Page 157. This description of the decapitated ghost sitting astride the beer-barrel, reminds one of Crofton Croker's Clooricaun, and of the hag's son in the story of Paudyeen O'Kelly and the Weasel. In Scotch Highland tradition, there is a trunk-without-head, who infested a certain ford, and killed people who attempted to pass that way; he is not the subject, however, of any regular story.
In a variant of this tale the hero's name is Labhras (Laurence) and the castle where the ghost appeared is called Baile-an-bhroin (Ballinvrone). It is also mentioned, that when the ghost appeared in court, he came in streaming with blood, as he was the day he was killed, and that the butler, on seeing him, fainted.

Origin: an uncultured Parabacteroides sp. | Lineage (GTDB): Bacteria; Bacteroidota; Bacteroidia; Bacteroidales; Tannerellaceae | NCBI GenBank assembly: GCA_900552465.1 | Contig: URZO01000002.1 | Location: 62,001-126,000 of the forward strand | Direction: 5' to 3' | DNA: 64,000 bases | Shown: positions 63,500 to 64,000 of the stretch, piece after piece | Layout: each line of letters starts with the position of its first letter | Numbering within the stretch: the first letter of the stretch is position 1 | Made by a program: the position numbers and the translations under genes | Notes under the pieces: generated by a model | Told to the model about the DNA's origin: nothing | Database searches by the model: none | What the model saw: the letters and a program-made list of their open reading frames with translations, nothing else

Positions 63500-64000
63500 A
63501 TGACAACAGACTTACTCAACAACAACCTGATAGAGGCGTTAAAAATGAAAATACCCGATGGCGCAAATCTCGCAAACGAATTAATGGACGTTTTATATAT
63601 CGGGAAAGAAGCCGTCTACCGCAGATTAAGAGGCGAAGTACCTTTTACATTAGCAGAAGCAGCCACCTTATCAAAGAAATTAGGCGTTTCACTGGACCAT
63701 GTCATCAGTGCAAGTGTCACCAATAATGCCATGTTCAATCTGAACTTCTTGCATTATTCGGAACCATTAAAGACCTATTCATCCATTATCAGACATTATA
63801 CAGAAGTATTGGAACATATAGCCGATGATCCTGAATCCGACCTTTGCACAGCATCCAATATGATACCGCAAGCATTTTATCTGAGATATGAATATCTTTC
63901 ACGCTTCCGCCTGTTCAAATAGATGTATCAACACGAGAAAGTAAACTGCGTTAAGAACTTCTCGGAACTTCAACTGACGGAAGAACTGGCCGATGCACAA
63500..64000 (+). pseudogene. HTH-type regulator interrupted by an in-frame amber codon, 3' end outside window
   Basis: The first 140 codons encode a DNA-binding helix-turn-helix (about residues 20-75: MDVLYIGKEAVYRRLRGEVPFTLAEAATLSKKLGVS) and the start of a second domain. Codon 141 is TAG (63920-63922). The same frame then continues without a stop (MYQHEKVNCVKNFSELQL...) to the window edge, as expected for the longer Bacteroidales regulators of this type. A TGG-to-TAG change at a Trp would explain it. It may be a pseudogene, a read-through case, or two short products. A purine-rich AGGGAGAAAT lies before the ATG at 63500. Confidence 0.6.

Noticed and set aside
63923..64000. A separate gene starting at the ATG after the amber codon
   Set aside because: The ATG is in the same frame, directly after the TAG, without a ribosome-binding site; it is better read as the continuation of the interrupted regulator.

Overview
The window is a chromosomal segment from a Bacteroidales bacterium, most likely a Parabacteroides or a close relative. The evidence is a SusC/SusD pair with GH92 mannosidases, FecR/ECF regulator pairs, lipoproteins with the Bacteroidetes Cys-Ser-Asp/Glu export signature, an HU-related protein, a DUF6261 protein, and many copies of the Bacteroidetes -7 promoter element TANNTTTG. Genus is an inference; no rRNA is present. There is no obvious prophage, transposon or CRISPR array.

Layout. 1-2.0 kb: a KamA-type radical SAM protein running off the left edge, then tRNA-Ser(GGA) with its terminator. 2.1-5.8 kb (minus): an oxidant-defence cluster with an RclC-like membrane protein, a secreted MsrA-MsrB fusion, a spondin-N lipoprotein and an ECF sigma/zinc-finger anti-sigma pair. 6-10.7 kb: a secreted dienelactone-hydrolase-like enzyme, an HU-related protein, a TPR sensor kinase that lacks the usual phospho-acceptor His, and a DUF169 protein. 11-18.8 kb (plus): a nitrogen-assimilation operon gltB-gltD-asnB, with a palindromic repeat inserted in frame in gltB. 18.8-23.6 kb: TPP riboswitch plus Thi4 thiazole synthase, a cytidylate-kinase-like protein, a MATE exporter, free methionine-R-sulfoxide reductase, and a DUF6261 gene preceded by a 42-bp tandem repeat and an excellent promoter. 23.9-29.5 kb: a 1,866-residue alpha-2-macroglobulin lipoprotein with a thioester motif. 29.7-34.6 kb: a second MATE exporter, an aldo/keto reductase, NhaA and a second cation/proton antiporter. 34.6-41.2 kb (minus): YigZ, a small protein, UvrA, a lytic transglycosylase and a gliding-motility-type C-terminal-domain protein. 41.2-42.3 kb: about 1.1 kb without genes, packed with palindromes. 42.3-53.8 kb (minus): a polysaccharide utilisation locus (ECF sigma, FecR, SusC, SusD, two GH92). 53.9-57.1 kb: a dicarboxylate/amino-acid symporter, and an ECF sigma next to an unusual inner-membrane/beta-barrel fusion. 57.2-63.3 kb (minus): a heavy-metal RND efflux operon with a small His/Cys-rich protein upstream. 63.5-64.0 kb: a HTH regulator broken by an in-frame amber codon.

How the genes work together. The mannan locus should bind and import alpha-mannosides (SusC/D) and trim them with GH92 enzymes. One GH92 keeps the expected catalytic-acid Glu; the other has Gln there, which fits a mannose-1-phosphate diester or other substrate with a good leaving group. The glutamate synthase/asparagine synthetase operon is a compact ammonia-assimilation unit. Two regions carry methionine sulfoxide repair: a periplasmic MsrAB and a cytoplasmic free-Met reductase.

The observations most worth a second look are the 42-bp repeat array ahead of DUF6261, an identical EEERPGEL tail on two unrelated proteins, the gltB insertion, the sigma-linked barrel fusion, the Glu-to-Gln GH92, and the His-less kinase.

It is Donal's courage which saves him from the ghost, just as happens in another story which I got, and which is a close Gaelic parallel to Grimm's Man who went out to learn to shake with fear2 The ghost whom the hero lays explains that he had been for thirty years waiting to meet some one who would not be afraid of him. There is an evident moral in this.